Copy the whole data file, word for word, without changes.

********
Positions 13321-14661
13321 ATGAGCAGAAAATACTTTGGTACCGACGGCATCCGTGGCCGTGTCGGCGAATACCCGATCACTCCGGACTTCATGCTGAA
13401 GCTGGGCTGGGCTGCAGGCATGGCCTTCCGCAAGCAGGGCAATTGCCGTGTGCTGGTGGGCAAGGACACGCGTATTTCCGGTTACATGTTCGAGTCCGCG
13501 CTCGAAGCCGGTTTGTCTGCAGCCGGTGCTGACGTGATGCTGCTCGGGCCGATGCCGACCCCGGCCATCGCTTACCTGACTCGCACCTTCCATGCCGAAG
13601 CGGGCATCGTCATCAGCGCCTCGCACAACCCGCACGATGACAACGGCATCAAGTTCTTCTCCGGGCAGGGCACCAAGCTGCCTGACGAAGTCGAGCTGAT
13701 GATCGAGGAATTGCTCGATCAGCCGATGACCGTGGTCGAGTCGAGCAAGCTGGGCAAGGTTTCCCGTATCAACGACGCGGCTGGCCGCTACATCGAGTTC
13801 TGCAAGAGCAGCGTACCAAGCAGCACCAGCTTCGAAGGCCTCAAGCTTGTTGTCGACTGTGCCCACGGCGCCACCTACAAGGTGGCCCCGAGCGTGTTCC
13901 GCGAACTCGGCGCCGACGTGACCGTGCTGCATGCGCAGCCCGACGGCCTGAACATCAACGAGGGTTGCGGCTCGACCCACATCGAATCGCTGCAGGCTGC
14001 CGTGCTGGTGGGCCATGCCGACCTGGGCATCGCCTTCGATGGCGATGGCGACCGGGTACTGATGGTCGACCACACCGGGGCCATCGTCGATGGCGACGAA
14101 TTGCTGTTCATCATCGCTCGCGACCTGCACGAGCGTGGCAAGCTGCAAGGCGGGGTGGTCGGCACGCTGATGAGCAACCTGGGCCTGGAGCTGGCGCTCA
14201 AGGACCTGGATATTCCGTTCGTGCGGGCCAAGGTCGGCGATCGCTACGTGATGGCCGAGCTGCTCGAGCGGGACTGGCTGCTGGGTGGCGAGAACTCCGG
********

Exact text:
Positions 13321-14661
13321 ATGAGCAGAAAATACTTTGGTACCGACGGCATCCGTGGCCGTGTCGGCGAATACCCGATCACTCCGGACTTCATGCTGAA
13401 GCTGGGCTGGGCTGCAGGCATGGCCTTCCGCAAGCAGGGCAATTGCCGTGTGCTGGTGGGCAAGGACACGCGTATTTCCGGTTACATGTTCGAGTCCGCG
13501 CTCGAAGCCGGTTTGTCTGCAGCCGGTGCTGACGTGATGCTGCTCGGGCCGATGCCGACCCCGGCCATCGCTTACCTGACTCGCACCTTCCATGCCGAAG
13601 CGGGCATCGTCATCAGCGCCTCGCACAACCCGCACGATGACAACGGCATCAAGTTCTTCTCCGGGCAGGGCACCAAGCTGCCTGACGAAGTCGAGCTGAT
13701 GATCGAGGAATTGCTCGATCAGCCGATGACCGTGGTCGAGTCGAGCAAGCTGGGCAAGGTTTCCCGTATCAACGACGCGGCTGGCCGCTACATCGAGTTC
13801 TGCAAGAGCAGCGTACCAAGCAGCACCAGCTTCGAAGGCCTCAAGCTTGTTGTCGACTGTGCCCACGGCGCCACCTACAAGGTGGCCCCGAGCGTGTTCC
13901 GCGAACTCGGCGCCGACGTGACCGTGCTGCATGCGCAGCCCGACGGCCTGAACATCAACGAGGGTTGCGGCTCGACCCACATCGAATCGCTGCAGGCTGC
14001 CGTGCTGGTGGGCCATGCCGACCTGGGCATCGCCTTCGATGGCGATGGCGACCGGGTACTGATGGTCGACCACACCGGGGCCATCGTCGATGGCGACGAA
14101 TTGCTGTTCATCATCGCTCGCGACCTGCACGAGCGTGGCAAGCTGCAAGGCGGGGTGGTCGGCACGCTGATGAGCAACCTGGGCCTGGAGCTGGCGCTCA
14201 AGGACCTGGATATTCCGTTCGTGCGGGCCAAGGTCGGCGATCGCTACGTGATGGCCGAGCTGCTCGAGCGGGACTGGCTGCTGGGTGGCGAGAACTCCGG